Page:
Importing Photos in Windows 10
The latest Windows 10 Technical Preview, Build 10041, already looks much more professional than the “for toddlers only” feel of Windows 8 and 8.1. The full screen Start page is gone as is the full screen “All apps” page in the default installation.
Clicking All apps in the Start menu now brings up an alphabetical listing (see yellow arrow in illustration) so you can scroll down to what you are looking for. The full screen Start page can still be the better choice, especially on small hand-held devices. The default properties settings are shown in the illustration here. On my version of Windows 10 TP, running in a virtual machine, checking the “Show Start …” box did not do so.
For me and my fellow photo-enthusiasts there are some more important things, however. Importing , managing, enhancing and sharing photos is high on our list.
One of the faults in Windows 8.1 is the malfunctioning AutoPlay feature. That, sadly, has not yet been fixed in the Technical Preview.
In the AutoPlay setup menu the choices for Pictures media type or Camera storage show View pictures (Photo Gallery) but not an import option. When set to Ask me every time, the only options are Open device to view files File Explorer, or Take no action.
Hey Microsoft! TAKE ACTION! Fix this!
It is understandable that in a Technical Preview codecs for photo files might not yet be supplied. Back in Windows XP a missing codec would not only be detected, the system would go out and find the file and install it with just a few clicks. Not so in Windows 10 TP. Installing the Nikon codec for my Nikon camera (see Resource page) worked without any problem or complaint.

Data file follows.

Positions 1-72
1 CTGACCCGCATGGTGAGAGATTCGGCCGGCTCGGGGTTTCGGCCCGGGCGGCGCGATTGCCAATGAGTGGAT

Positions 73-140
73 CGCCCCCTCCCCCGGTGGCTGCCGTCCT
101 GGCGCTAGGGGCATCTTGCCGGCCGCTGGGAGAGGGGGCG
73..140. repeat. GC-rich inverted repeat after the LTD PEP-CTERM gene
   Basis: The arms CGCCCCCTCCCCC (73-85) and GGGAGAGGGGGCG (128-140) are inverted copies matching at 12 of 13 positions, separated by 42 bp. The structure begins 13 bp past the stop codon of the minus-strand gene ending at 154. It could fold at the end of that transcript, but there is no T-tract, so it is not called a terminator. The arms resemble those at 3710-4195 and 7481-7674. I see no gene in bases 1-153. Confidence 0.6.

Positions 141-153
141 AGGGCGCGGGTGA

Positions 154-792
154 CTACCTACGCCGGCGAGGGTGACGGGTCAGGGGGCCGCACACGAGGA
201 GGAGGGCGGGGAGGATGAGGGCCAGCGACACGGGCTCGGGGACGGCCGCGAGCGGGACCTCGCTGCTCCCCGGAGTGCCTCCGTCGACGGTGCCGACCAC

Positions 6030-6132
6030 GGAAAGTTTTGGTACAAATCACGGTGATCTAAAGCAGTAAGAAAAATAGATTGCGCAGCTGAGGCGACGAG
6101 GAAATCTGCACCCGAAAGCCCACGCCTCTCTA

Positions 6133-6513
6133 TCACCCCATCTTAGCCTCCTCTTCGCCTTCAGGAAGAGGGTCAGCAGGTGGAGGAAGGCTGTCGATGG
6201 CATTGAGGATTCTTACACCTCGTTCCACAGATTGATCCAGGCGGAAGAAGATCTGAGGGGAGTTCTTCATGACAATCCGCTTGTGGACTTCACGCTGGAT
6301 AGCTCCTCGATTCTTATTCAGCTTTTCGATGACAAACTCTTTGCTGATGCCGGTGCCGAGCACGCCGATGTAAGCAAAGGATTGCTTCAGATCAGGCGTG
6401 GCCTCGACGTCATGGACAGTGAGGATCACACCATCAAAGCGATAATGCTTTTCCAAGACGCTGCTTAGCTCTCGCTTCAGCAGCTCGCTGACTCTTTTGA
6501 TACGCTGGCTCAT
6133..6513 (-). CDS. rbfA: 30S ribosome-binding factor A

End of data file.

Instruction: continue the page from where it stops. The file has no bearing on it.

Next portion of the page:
Photo Gallery has a manual import option which works fine. It detects the camera and goes out to find the photos. Importing works smoothly as it has in Photo Gallery for many years.
Using the Resize option for bulk conversion to JPG format also works as expected. Photo Gallery adds the new picture size to the end of the file name. To clean up my file names I have used a BAT, batch file, for many years. I am delighted to report that BAT files work as nicely in Windows 10 as the have worked in earlier Windows versions, indeed, in PCs since before Windows.
To sum up, Windows 10 Technical Preview is a useful platform for photographers. The tools, especially Photo Gallery, work well. Codecs have to be installed manually, however.
And AutoPlay, well, it ought to play but doesn’t. So Windows 10 Technical Preview is on its way, it isn’t soup yet, but the water is getting warm.
© 2015 Ludwig Keck